Allegory of the Cave Response Essay


Instructor’s name English 1302

3 February 2020

Allegory of the Cave: Response Essay

Plato’s Allegory of the cave is possibly the most famous passages that attempt to put meaning to reality in the history of Western philosophy. The short excerpt from his book The Republic is a perceptive effort in decoding the nature of reality. The cave is a symbol or representation of the state of non-philosophies, and the story of a dramatic exit from this state (cave) is the foundation of true understanding. Every person at one point in their lives has wondered where exactly the space we are is, what is the point of existence, what does reality entail and what is one supposed to do with reality or about it. These are the types of questions Plato tries to answer in the Allegory of the Cave. The most notable question, however, is what is the nature of reality is. He tells this tale as an exchange between him and Socrates, his longtime mentor and his inspiration for many theories and Glaucon, another student of Socrates. This paper is a structured response of Allegory of the Cave and tries as well to discuss the intended message of the writing, possible problems and a possible connection of the writer to the ideas of the piece.

Plato in this piece states that society lives in the deception of perception. He implies that in order for one to achieve the truth, they should engage in deep philosophical reasoning. He presents that tale in the context of education and implies that society does not want progress in this regard. He narrates the tale of prisoners who have been put in an underground cave since they were babies. Their hands and legs are restrained so they do not move and the only sight they enjoy is the cave’s back wall. Behind the curtain wall, men move about carrying stone objects and make sounds as they walk. These figures are projected on the wall the prisoners are looking at. They give names to these objects as an interpretation of the world comprehensible to them. The prisoners can be considered to be enjoying a scene as they were watching a puppet show day in day out. To them, it is the reality because they have not experienced anything different.

To continue the explanation of why Plato might consider society as anti-progress, he says that one of the prisoners is able to break free someway. The first thing he does is look back at the fire, which can be interpreted to mean enlightenment and the realization of one’s ignorance. However, the prisoner feels his eyes hurting from the light emanating from the flame and instantly feels the urge to turn around. Plato puts it in this manner; “retreat to the things which he could see properly, which he would think really clearer than the things being shown him.” (2). These words can be interpreted to mean the prisoner is not comfortable with progress and wants to feel the comfort of seeing things the way he understands. The prisoner, however, proceeds out but with immense difficulty.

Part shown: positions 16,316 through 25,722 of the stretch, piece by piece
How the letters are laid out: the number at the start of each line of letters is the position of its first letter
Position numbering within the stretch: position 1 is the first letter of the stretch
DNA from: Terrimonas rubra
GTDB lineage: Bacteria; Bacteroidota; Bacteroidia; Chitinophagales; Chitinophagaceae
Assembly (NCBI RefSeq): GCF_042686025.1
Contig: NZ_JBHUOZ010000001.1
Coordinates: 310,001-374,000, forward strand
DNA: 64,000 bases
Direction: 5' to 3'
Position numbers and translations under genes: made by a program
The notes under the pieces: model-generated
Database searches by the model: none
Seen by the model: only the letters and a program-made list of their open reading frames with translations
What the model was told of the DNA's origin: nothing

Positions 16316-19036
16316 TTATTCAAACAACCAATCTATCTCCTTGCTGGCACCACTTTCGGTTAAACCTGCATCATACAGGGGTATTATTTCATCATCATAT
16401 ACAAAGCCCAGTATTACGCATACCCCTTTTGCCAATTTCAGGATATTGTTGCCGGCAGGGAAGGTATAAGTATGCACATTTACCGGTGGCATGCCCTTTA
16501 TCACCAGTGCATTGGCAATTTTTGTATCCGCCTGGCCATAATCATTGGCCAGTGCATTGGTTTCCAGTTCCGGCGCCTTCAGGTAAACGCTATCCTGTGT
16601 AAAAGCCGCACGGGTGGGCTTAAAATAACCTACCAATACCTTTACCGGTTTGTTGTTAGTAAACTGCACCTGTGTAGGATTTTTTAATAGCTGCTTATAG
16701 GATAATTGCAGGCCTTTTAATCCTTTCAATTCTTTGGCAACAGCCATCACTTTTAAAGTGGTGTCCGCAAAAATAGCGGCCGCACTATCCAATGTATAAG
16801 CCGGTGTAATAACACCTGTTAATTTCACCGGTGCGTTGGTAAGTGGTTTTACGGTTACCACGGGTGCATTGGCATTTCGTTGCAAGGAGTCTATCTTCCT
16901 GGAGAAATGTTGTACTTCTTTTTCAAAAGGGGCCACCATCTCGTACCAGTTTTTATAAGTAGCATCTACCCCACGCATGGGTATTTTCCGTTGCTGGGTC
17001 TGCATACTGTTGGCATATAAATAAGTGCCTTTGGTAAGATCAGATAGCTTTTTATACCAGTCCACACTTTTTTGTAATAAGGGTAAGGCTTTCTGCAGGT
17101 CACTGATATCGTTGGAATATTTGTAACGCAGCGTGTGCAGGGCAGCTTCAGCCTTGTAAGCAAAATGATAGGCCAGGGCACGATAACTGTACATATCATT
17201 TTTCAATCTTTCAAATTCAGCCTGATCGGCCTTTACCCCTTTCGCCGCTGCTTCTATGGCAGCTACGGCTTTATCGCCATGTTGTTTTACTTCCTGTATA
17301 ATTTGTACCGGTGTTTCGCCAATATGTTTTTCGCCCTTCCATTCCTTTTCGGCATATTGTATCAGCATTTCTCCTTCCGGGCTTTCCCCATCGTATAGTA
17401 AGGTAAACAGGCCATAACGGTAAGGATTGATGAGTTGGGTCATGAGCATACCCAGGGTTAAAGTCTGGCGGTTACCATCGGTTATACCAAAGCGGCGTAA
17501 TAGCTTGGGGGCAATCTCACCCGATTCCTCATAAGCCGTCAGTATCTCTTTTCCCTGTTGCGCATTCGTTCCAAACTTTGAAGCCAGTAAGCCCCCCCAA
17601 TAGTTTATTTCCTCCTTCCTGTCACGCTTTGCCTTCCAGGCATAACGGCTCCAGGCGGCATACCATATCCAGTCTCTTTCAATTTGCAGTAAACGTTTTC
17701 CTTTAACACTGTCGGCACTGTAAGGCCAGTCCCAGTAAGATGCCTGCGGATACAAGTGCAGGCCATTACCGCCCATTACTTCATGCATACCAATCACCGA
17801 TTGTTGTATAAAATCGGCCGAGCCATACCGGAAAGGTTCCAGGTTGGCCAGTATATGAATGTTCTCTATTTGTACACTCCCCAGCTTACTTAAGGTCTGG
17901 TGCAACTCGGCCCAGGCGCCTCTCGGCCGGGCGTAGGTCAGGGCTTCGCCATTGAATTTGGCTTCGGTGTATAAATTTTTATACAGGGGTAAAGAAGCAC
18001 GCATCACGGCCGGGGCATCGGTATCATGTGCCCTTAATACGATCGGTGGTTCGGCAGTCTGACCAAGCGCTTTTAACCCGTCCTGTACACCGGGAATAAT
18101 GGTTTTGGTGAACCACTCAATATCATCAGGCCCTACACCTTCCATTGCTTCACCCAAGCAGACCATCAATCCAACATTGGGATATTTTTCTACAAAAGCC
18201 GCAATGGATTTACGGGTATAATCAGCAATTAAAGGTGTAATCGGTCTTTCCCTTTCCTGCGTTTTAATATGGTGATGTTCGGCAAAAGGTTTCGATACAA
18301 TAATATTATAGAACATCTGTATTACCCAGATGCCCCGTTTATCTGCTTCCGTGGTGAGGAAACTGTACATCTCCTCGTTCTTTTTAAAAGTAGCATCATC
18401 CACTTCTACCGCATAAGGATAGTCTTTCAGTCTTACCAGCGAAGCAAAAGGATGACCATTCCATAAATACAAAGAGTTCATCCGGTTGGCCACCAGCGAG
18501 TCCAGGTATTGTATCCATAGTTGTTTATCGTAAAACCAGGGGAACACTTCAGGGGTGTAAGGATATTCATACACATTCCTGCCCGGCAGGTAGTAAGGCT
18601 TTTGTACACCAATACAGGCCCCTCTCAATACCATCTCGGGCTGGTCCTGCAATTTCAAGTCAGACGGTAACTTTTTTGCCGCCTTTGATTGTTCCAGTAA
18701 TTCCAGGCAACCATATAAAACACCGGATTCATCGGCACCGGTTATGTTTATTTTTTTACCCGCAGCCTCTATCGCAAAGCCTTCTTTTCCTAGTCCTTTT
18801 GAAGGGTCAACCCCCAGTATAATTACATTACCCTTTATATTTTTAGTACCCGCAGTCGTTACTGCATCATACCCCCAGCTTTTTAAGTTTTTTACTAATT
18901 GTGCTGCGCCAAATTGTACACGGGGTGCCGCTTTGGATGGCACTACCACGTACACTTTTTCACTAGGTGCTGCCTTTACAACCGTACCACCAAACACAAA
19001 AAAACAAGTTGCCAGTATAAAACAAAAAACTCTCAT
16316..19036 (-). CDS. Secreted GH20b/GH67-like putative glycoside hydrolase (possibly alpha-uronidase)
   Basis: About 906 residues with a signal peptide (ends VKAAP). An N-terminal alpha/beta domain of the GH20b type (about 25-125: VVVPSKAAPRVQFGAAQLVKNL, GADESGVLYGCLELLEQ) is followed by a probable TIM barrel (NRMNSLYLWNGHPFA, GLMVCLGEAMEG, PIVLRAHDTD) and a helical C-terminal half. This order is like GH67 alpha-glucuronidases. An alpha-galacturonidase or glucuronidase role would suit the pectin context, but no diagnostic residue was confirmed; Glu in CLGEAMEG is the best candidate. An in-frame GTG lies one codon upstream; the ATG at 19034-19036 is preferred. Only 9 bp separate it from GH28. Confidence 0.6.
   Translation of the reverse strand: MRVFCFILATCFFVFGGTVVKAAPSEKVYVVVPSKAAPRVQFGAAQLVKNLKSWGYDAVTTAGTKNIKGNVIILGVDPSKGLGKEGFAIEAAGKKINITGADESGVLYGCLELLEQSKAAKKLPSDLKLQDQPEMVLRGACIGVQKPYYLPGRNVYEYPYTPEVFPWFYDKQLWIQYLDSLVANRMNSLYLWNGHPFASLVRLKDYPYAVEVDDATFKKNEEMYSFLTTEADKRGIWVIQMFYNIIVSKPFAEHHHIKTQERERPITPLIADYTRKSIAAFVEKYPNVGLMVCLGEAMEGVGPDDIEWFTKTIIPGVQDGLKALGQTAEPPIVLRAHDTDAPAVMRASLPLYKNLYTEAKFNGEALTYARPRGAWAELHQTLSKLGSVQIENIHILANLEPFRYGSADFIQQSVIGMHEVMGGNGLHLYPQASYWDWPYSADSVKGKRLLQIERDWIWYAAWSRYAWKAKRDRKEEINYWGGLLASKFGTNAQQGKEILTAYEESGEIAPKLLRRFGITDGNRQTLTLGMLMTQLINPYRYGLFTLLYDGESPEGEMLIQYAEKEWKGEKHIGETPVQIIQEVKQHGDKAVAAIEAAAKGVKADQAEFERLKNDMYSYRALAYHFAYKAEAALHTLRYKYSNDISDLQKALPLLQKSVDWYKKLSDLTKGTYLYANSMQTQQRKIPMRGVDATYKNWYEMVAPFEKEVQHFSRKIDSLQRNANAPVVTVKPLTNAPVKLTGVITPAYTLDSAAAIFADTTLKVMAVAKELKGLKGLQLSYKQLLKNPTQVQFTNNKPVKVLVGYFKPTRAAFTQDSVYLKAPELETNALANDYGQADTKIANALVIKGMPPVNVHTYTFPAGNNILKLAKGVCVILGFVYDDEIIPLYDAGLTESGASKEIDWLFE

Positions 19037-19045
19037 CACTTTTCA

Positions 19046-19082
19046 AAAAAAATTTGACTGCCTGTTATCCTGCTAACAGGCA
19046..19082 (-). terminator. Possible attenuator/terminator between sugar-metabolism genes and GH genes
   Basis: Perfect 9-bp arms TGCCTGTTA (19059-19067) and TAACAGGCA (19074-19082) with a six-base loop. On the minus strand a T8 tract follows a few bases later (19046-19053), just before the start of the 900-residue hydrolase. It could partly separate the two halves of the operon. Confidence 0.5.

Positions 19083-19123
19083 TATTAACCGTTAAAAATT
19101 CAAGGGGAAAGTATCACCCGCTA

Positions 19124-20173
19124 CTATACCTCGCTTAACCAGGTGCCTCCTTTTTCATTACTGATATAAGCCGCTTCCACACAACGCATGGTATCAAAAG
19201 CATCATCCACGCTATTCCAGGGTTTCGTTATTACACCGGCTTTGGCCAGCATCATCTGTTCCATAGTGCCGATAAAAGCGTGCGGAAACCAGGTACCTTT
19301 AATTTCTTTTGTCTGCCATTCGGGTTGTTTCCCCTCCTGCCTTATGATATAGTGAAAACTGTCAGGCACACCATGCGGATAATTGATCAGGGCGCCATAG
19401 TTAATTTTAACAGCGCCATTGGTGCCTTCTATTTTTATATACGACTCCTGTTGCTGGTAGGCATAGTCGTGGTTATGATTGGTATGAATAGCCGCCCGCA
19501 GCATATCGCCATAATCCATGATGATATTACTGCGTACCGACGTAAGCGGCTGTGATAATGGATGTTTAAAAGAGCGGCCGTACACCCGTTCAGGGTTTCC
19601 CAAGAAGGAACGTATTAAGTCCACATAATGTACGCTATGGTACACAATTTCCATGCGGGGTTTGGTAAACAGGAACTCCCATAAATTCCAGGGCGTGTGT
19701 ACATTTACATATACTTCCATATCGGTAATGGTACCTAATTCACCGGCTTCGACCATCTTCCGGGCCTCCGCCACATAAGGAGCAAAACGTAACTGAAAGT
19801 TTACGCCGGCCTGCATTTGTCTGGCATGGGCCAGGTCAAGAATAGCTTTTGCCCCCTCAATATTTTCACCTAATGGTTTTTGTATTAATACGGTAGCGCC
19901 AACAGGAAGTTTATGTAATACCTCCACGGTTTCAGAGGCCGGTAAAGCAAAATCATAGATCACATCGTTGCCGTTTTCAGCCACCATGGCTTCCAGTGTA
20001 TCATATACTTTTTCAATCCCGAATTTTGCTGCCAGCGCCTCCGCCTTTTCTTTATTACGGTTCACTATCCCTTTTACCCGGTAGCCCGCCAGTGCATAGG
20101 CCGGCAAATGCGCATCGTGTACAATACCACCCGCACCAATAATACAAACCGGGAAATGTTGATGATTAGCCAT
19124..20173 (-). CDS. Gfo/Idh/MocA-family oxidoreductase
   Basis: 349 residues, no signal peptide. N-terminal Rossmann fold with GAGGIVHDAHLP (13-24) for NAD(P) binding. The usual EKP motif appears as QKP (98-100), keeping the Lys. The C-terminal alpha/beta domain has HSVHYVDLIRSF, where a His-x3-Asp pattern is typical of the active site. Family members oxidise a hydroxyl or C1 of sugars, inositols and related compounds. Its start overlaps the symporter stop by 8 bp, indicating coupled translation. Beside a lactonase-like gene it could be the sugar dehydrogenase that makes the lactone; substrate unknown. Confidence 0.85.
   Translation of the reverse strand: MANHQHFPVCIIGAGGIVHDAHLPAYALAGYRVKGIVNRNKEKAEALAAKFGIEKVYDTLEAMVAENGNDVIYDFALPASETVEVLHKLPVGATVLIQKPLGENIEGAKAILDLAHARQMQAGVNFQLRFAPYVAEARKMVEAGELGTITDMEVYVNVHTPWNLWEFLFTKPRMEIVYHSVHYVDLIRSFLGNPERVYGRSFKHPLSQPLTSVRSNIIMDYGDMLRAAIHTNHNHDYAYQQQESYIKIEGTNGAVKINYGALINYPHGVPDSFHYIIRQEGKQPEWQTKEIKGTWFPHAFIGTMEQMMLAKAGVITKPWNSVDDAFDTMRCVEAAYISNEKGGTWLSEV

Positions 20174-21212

Outside he is met with the sun and still finds it easier to concentrate his vision on the shadows, and the reflections of items in the water. Plato uses light metaphorically to represent understanding. So when the prisoner is able to comfortably focus on the light, he sees the truth of everything and pities the prisoners he has left behind. Out of compassion he goes back to the cave and tries to enlighten his fellow prisoners and speak of his discoveries but they greet him with the animosity because he has brought new ideas that are conflicting with what they know. Plato insinuates that society is ignorant and indifferent to people who are offering additional information. Because it becomes obvious he is talking about him as a philosopher, Plato states that “your philosophical journey sometimes may lead your thinking in directions that society does not support.” (3). Plato suggests that society is imprisoned by ignorance.

I relate to the Allegory of the Cave through the difficulty of the education process. The process of making headway out of the cave is difficult and from time to time requires force and lots of assistance. Like the majority of the people, I believe for one to get an education they must undergo a struggle. His implication that education involves a struggle is very relatable for me. It does not necessarily matter if he is talking about deep education and enlightenment. What I might refuse to accept as a reflection of myself is the struggle to see the truth and be critical thinkers. I am open-minded and would like to experience new dimensions of reality, the question might, however, be how far I am willing to reach there. It is, however, true that society, I included is resistant to revelations. Sometimes or most of the time ignorance is bliss because facing a revelation may not be desirable and may bring regrettable feelings.

The problem with the ideas in Allegory of the Cave is that Plato does not have regard for bodily qualities and describes the existence of society solely on the basis of wisdom. He does not want the prisoners to general sensual pleasures, which like people tied to a boulder and tossed at sea sink into the world of darkness. It is unrealistic to expect the world to nurture the virtue of wisdom, an innate quality, and abandon pluses of the soul affiliated to bodily qualities and which unlike wisdom can be achieved through habit and exercise.

Works Cited

Plato., Lee, H. and Lane, M. The Republic. London: Penguin, 2007.